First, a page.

This little novella completely floored me.
In 114 pages of half-prose and half-poetry, it speaks from the point of view of a bereaved family – boys who lost their mother and a father who lost his wife. There is a crow in the house with them, an irreverent and slightly absurd character. He’s a caretaker for the bereaved family, come straight out of the book the Dad is writing on Ted Hughes, called Ted Hughes’ Crow on the Couch: A Wild Analysis.
Title: Grief is the Thing with Feathers
Author: Max Porter
Published: Faber and Faber (2015)
Length: 114 pages
Medium: Paperback, purchased
Goodreads | Storygraph
Told across multiple points of view – Dad, Boys and Crow – and split into three short sections, the book scatters out scenes and memories and memos like ashes. We start with the various sights and sounds of a family in shock, and the crow comes among them, Mary Poppins-like, to stay until not needed any more.
We were small boys with remote control
cars and ink-stamp sets and we knew
something was up. We knew we weren’t
getting straight answers when we asked
‘Where is Mum?’
The verse is painfully accurate in the detail of its observation, or perhaps just of its truthfulness. I recognised so much in the poetic but straightforward articulation of a grieving thought process:
She won’t ever use (make-up, turmeric, hairbrush, thesaurus).
She will never finish (Patricia Highsmith novel, peanut butter, lip balm).
And I will never shop for green Virago Classics for her birthday.
I will stop finding her hairs.
I will stop hearing her breathing.
The second section, called Defence of the Nest, has a feeling of fairytale about it. In one scene, a demon that feeds on grief comes to the house, taking various personae to try to get in – a neighbour, someone from the Dad’s publisher, the police, and, saving the worst for last, the dead mother. The ecstatic hope of the family is awful (and I mean that in the best sense) to read, before the protector crow fends off the demon.
This is a book that mixes the mundane with the unworldy. As it flits towards its conclusion, the inevitable time when the crow will not be needed any more, it passes through some beautiful images and ideas. One that is really sticking with me is the description of where loved ones go, after death.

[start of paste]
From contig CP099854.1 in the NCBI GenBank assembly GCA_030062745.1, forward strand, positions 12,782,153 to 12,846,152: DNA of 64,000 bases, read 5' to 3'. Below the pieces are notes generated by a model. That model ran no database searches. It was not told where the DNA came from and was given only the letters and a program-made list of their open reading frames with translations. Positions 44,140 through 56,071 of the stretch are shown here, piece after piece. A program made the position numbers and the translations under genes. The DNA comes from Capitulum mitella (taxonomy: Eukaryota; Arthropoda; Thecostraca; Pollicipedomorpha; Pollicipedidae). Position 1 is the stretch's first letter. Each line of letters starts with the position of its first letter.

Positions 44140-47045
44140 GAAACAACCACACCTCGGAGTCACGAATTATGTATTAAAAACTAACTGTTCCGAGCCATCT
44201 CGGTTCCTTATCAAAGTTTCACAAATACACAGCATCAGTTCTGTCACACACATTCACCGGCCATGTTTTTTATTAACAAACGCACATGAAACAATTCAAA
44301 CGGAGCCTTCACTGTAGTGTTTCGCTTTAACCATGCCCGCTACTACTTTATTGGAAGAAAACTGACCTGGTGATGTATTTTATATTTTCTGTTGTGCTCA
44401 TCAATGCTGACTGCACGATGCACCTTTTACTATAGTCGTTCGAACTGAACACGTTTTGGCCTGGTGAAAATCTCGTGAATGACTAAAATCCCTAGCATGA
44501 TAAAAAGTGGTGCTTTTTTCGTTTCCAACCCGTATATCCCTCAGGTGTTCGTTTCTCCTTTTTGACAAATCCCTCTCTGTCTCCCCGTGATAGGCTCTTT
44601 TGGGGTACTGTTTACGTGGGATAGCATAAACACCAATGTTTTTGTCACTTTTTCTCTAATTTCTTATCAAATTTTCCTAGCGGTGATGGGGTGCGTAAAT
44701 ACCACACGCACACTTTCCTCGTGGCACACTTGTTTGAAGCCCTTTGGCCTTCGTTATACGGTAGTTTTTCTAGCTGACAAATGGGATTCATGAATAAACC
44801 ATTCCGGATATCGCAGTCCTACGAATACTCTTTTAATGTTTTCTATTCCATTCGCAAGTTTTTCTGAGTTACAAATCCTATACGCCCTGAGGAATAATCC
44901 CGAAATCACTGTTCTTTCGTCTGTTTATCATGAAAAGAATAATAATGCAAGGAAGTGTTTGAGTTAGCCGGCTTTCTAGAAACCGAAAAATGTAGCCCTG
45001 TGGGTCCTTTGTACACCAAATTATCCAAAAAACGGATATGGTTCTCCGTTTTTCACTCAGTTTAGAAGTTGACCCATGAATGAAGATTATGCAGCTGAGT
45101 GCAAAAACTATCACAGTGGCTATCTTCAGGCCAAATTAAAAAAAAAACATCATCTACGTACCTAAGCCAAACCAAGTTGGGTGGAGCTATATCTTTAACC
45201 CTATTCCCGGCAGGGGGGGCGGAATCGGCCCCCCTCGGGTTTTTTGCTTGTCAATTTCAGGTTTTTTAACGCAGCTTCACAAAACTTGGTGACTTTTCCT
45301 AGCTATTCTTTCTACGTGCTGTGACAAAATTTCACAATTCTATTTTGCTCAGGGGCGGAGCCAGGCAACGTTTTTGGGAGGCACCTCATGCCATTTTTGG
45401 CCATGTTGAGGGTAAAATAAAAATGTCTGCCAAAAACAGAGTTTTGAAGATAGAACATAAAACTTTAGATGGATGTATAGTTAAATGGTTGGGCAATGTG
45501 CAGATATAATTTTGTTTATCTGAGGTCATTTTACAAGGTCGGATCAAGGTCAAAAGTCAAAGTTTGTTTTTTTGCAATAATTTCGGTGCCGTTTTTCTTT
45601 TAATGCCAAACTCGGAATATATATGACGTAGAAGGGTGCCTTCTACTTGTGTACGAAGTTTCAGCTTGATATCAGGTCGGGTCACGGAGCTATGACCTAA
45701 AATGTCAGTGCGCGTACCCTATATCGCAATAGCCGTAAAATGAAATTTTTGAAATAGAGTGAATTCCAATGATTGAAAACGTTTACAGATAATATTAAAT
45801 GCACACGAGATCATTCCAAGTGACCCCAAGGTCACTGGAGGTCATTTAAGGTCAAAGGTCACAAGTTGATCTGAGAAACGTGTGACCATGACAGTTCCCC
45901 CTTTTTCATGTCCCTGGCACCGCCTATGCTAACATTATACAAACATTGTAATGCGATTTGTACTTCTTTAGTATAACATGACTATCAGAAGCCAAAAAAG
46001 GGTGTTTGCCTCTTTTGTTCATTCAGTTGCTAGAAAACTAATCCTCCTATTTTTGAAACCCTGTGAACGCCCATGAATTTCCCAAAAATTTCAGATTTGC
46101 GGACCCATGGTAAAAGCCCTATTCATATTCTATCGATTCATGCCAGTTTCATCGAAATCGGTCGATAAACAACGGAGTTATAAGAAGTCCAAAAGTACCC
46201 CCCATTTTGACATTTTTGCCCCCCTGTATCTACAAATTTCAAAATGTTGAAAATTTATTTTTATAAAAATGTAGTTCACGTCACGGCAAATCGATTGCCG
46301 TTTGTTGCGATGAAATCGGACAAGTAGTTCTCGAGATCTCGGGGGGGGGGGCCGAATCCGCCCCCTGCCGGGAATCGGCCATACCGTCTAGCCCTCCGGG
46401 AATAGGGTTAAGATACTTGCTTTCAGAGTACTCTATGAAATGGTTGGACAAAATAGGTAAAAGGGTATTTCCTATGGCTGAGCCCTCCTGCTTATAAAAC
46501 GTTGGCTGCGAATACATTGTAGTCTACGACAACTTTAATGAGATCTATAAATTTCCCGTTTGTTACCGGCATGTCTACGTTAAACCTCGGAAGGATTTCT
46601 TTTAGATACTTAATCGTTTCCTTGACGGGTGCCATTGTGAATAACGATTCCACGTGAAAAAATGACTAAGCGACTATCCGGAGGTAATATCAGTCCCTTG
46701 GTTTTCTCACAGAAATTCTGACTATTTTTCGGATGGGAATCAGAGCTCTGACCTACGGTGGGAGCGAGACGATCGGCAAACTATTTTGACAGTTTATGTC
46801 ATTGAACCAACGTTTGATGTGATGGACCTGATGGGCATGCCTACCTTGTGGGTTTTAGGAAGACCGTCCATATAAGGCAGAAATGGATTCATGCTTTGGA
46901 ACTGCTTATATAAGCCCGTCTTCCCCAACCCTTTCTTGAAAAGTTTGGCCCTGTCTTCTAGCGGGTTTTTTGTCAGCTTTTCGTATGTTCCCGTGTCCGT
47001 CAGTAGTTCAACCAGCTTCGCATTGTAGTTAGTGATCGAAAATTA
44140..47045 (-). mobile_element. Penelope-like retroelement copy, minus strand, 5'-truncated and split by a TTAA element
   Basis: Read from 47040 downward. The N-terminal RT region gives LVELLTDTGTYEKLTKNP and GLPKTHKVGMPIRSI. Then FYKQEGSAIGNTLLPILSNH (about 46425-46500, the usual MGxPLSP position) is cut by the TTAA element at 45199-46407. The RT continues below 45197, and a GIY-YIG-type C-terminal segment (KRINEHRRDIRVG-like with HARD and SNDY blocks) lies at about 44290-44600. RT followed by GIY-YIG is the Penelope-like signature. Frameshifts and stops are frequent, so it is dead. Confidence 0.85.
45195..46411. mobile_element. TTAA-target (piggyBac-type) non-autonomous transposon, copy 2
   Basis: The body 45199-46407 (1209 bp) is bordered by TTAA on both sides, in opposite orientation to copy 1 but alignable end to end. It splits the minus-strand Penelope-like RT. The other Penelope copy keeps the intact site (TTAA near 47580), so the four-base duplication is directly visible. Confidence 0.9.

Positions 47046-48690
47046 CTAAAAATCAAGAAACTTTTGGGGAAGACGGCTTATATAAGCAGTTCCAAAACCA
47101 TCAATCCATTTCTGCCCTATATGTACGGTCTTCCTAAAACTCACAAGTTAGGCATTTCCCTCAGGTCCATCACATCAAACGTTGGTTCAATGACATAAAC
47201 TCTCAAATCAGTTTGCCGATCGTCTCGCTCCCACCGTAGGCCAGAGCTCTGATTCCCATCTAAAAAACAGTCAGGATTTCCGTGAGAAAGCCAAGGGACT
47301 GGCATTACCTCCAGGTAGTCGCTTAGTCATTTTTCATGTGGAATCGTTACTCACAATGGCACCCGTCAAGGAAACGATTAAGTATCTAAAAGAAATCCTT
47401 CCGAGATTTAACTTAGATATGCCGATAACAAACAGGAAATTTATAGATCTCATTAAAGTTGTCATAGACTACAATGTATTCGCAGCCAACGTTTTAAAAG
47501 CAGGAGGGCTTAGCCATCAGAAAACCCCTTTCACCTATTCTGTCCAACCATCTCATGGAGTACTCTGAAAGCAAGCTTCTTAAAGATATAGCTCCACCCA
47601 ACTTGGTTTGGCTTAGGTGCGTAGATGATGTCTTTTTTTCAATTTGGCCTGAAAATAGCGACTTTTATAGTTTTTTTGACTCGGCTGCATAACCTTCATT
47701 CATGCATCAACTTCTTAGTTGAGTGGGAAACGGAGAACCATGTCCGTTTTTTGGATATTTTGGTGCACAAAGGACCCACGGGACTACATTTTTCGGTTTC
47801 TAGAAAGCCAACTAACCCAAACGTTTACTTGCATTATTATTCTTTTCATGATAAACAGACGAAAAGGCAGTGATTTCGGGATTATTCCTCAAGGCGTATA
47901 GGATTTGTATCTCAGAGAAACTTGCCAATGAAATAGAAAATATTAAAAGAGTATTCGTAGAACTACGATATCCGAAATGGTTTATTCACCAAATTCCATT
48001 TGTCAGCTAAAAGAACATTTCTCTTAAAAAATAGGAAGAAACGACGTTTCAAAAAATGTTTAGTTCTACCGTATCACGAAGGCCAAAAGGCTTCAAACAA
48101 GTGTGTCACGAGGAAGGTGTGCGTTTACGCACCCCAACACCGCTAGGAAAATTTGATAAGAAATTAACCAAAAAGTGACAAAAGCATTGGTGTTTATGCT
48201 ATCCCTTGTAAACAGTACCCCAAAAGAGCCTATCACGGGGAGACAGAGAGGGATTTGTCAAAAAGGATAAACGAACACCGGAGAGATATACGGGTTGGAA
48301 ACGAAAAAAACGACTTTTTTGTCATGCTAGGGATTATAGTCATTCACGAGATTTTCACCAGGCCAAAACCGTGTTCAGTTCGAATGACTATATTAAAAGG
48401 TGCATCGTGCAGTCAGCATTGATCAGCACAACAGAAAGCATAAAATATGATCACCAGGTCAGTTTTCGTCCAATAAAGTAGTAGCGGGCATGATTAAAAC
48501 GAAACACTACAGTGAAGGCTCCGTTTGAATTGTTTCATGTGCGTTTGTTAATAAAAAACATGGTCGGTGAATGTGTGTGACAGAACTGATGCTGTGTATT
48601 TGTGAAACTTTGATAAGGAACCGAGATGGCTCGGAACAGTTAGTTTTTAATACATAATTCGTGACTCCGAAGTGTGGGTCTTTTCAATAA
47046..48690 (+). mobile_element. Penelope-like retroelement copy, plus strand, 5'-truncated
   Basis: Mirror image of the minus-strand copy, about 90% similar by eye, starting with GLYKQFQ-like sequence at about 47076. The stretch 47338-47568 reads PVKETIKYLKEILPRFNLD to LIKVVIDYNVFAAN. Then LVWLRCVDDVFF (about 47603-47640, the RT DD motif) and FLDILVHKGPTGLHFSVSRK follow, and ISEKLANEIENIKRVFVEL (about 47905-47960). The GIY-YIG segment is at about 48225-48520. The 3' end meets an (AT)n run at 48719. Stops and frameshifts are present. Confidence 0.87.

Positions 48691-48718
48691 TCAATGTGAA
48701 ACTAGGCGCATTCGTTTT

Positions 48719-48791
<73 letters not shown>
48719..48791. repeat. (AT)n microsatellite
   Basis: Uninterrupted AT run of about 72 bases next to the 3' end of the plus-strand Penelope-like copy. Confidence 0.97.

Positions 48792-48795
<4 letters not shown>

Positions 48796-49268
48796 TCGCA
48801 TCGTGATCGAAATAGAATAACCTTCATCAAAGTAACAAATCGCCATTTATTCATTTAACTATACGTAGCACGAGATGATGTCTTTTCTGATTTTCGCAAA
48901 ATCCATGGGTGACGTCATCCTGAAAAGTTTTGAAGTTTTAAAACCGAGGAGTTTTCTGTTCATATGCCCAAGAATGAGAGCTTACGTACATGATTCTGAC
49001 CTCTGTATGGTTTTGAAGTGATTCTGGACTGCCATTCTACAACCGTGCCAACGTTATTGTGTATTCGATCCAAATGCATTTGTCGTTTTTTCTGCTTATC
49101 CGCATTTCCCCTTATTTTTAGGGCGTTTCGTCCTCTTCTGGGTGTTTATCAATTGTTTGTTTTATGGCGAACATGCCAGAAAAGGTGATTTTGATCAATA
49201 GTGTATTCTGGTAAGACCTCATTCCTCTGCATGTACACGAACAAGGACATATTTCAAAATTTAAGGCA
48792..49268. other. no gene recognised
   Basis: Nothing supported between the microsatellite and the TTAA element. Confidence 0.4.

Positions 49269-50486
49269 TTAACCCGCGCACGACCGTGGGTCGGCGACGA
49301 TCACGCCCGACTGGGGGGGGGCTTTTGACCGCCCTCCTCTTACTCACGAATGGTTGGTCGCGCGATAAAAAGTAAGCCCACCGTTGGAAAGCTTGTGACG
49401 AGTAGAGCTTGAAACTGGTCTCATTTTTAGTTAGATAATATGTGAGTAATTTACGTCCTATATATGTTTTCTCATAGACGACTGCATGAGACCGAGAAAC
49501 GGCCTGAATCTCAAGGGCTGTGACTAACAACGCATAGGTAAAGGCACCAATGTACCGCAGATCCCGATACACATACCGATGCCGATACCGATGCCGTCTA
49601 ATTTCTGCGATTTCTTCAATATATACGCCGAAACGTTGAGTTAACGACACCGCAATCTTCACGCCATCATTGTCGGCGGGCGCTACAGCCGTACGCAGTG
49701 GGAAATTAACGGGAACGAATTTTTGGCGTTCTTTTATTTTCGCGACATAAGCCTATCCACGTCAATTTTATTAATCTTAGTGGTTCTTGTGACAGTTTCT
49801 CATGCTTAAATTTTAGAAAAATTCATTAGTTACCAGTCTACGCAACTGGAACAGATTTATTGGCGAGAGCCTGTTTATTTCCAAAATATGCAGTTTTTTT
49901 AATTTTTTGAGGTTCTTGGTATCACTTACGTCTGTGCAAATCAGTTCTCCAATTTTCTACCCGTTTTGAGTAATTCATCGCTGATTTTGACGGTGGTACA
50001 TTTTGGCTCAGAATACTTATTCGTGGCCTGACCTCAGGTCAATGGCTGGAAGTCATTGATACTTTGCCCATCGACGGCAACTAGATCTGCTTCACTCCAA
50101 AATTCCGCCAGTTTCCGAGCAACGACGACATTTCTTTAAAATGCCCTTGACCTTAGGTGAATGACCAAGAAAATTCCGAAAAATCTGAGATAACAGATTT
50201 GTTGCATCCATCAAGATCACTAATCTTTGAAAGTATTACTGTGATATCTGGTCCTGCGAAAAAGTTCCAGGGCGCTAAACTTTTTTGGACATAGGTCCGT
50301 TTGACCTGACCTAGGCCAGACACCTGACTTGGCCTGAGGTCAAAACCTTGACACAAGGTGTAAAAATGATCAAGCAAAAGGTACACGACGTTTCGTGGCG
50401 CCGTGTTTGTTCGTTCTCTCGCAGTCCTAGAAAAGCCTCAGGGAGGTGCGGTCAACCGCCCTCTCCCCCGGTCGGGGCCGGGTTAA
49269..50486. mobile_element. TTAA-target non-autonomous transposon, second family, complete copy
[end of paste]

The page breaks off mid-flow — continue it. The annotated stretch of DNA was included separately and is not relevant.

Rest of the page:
She’ll be way back, before you. She’ll be in the golden days of her childhood. Ghosts do not haunt, they regress. Just as when you need to go to sleep you think of trees or lawns, you are taking instant symbolic refuge in a ready-made iconography of early safety and satisfaction. That exact place is where ghosts go.
It’s such a short book – made shorter by the verse elements, the splitting into three sections, and the way it flits between perspectives, with sometimes less than a page to each one – but it holds a complete journey. A very complete and very sad and very complex and very real journey. It will stay with me for a long time.
It’s five years since I read this and your review has reminded me of how much I liked it. It’s such a strange, funny, harrowing little book. I decided to read Ted Hughes’ Crow afterwards. It was an excellent follow up that gave context to Porter’s Crow.
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It’s good isn’t it, so strange but effective. Oh I should read Crow – I looked up a bit of its background and it sounds very interesting and like it would certainly add more depth to the understanding of Porter’s book.